[Gluster-users] Performance

Burnash, James jburnash at knight.com
Wed Apr 27 18:59:20 UTC 2011

We use HP controllers here - p800, p812. They're pretty good - but I believe they're fairly pricey (my sources say $600-$800 for the p812, depending on the options for battery and cache.

I use these controllers on my Gluster backend storage servers. Then again, we're an HP shop.

James Burnash, Unix Engineering

-----Original Message-----
From: gluster-users-bounces at gluster.org [mailto:gluster-users-bounces at gluster.org] On Behalf Of Mohit Anchlia
Sent: Wednesday, April 27, 2011 2:47 PM
To: landman at scalableinformatics.com
Cc: gluster-users at gluster.org
Subject: Re: [Gluster-users] Performance

What are some of the good controller cards would you recommend for SAS
drives? Dell and Areca is what I am seeing most suggested online.

On Tue, Apr 26, 2011 at 4:43 PM, Mohit Anchlia <mohitanchlia at gmail.com> wrote:
> In your experience does it really help having journal on different
> disk? Just trying to see if it's worth the effort. Also, Gluster also
> recommends creating mkfs with larger blocks mkfs -I 256
> As always thanks for the suggestion.
> On Tue, Apr 26, 2011 at 4:31 PM, Joe Landman
> <landman at scalableinformatics.com> wrote:
>> On 04/26/2011 05:48 PM, Mohit Anchlia wrote:
>>> I am not sure how valid this performance url is
>>> http://www.gluster.com/community/documentation/index.php/Guide_to_Optimizing_GlusterFS
>>> Does it make sense to separate out the journal and create mkfs -I 256?
>>> Also, if I already have a file system on a different partition can I
>>> still use it to store journal from other partition without corrupting
>>> the file system?
>> Journals are small write heavy.  You really want a raw device for them.  You
>> do not want file system caching underneath them.
>> Raw partition for an external journal is best.  Also, understand that ext*
>> suffers badly under intense parallel loads.  Keep that in mind as you make
>> your file system choice.
>>> On Thu, Apr 21, 2011 at 7:23 PM, Joe Landman
>>> <landman at scalableinformatics.com>  wrote:
>>>> On 04/21/2011 08:49 PM, Mohit Anchlia wrote:
>>>>> After lot of digging today finaly figured out that it's not really
>>>>> using PERC controller but some Fusion MPT. Then it wasn't clear which
>>>> PERC is a rebadged LSI based on the 1068E chip.
>>>>> tool it supports. Finally I installed lsiutil and was able to change
>>>>> the cache size.
>>>>> [root at dsdb1 ~]# lspci|grep LSI
>>>>> 02:00.0 SCSI storage controller: LSI Logic / Symbios Logic SAS1068E
>>>>> PCI-Express Fusion-MPT SAS (rev 08)
>>>>  This looks like PERC.  These are roughly equivalent to the LSI 3081
>>>> series.
>>>>  These are not fast units.  There is a variant of this that does RAID6,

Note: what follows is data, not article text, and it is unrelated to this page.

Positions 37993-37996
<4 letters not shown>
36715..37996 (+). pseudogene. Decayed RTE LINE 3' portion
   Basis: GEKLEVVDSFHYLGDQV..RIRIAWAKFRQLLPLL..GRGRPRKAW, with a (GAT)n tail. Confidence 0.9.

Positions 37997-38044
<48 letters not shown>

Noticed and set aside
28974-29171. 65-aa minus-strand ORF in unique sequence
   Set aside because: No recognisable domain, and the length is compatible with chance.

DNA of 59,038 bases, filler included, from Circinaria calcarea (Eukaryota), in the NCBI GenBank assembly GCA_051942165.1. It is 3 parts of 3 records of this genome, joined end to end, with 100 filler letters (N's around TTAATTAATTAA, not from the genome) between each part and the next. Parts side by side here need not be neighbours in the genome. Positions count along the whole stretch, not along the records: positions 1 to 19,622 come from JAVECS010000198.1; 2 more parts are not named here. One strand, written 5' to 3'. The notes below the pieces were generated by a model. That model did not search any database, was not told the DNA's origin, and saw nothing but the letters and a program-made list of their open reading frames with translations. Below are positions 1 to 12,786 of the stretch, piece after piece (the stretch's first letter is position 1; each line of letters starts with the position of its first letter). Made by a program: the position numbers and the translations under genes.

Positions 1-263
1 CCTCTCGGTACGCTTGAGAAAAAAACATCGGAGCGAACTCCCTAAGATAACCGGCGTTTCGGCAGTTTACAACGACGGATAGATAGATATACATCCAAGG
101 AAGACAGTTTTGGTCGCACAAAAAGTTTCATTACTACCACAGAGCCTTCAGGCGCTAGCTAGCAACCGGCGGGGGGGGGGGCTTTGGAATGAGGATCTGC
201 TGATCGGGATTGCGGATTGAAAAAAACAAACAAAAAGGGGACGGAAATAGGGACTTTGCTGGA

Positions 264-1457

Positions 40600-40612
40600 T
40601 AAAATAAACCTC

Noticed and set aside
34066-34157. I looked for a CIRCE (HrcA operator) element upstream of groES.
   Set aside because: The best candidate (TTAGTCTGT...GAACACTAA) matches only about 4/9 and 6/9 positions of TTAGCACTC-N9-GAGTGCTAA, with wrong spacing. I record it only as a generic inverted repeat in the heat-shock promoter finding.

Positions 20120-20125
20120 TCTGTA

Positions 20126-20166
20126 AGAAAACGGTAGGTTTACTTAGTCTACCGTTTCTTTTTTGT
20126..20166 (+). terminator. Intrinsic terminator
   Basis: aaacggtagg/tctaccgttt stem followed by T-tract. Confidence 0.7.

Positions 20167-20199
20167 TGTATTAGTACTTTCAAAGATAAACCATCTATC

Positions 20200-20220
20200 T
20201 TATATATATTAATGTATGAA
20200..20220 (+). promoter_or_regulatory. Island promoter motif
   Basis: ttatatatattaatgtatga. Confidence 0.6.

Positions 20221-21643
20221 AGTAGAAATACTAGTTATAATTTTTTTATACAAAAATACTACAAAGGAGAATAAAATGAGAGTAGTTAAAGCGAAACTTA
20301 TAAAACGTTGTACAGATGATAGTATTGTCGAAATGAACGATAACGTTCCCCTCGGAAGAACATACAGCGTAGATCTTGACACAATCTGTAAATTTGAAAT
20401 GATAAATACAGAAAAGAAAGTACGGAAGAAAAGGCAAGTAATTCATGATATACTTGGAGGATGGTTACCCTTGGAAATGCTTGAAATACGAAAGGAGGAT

>>>> its
>>>> usually available as a software update or plugin module (button?) to
>>>> this.
>>>>  I might be thinking of the 1078 chip though.
>>>>  Regardless, these are fairly old designs.
>>>>> [root at dsdb1 ~]# dd if=/dev/zero of=/data/big.file bs=128k count=40k
>>>>> oflag=direct
>>>>> 1024+0 records in
>>>>> 1024+0 records out
>>>>> 134217728 bytes (134 MB) copied, 0.742517 seconds, 181 MB/s
>>>>> I compared this with SW RAID mdadm that I created yesterday on one of
>>>>> the servers and I get around 300MB/s. I will test out first with what
>>>>> we have before destroying and testing with mdadm.
>>>> So the software RAID is giving you 300 MB/s and the hardware 'RAID' is
>>>> giving you ~181 MB/s?  Seems a pretty simple choice :)
>>>> BTW: The 300MB/s could also be a limitation of the PCIe channel
>>>> interconnect
>>>> (or worse, if they hung the chip off a PCIx bridge).  The motherboard
>>>> vendors are generally loathe to put more than a few PCIe lanes for
>>>> handling
>>>> SATA, Networking, etc.  So typically you wind up with very low powered
>>>> 'RAID' and 'SATA/SAS' on the motherboard, connected by PCIe x2 or x4 at
>>>> most.  A number of motherboards have NICs that are served by a single
>>>> PCIe
>>>> x1 link.
>>>>> Thanks for your help that led me to this path. Another question I had
>>>>> was when creating mdadm RAID does it make sense to use multipathing?
>>>> Well, for a shared backend over a fabric, I'd say possibly.  For an
>>>> internal
>>>> connected set, I'd say no.  Given what you are doing with Gluster, I'd
>>>> say
>>>> that the additional expense/pain of setting up a multipath scenario
>>>> probably
>>>> isn't worth it.
>>>> Gluster lets you get many of these benefits at a higher level in the
>>>> stack.
>>>>  Which to a degree, and in some use cases, obviates the need for
>>>> multipathing at a lower level.  I'd still suggest real RAID at the lower
>>>> level (RAID6, and sometimes RAID10 make the most sense) for the backing
>>>> store.
>>>> --
>>>> Joseph Landman, Ph.D
>>>> Founder and CEO
>>>> Scalable Informatics, Inc.
>>>> email: landman at scalableinformatics.com
>>>> web  : http://scalableinformatics.com
>>>>       http://scalableinformatics.com/sicluster
>>>> phone: +1 734 786 8423 x121
>>>> fax  : +1 866 888 3112
>>>> cell : +1 734 612 4615
>> --
>> Joseph Landman, Ph.D
>> Founder and CEO
>> Scalable Informatics, Inc.
>> email: landman at scalableinformatics.com
>> web  : http://scalableinformatics.com
>>       http://scalableinformatics.com/sicluster
>> phone: +1 734 786 8423 x121
>> fax  : +1 866 888 3112
>> cell : +1 734 612 4615
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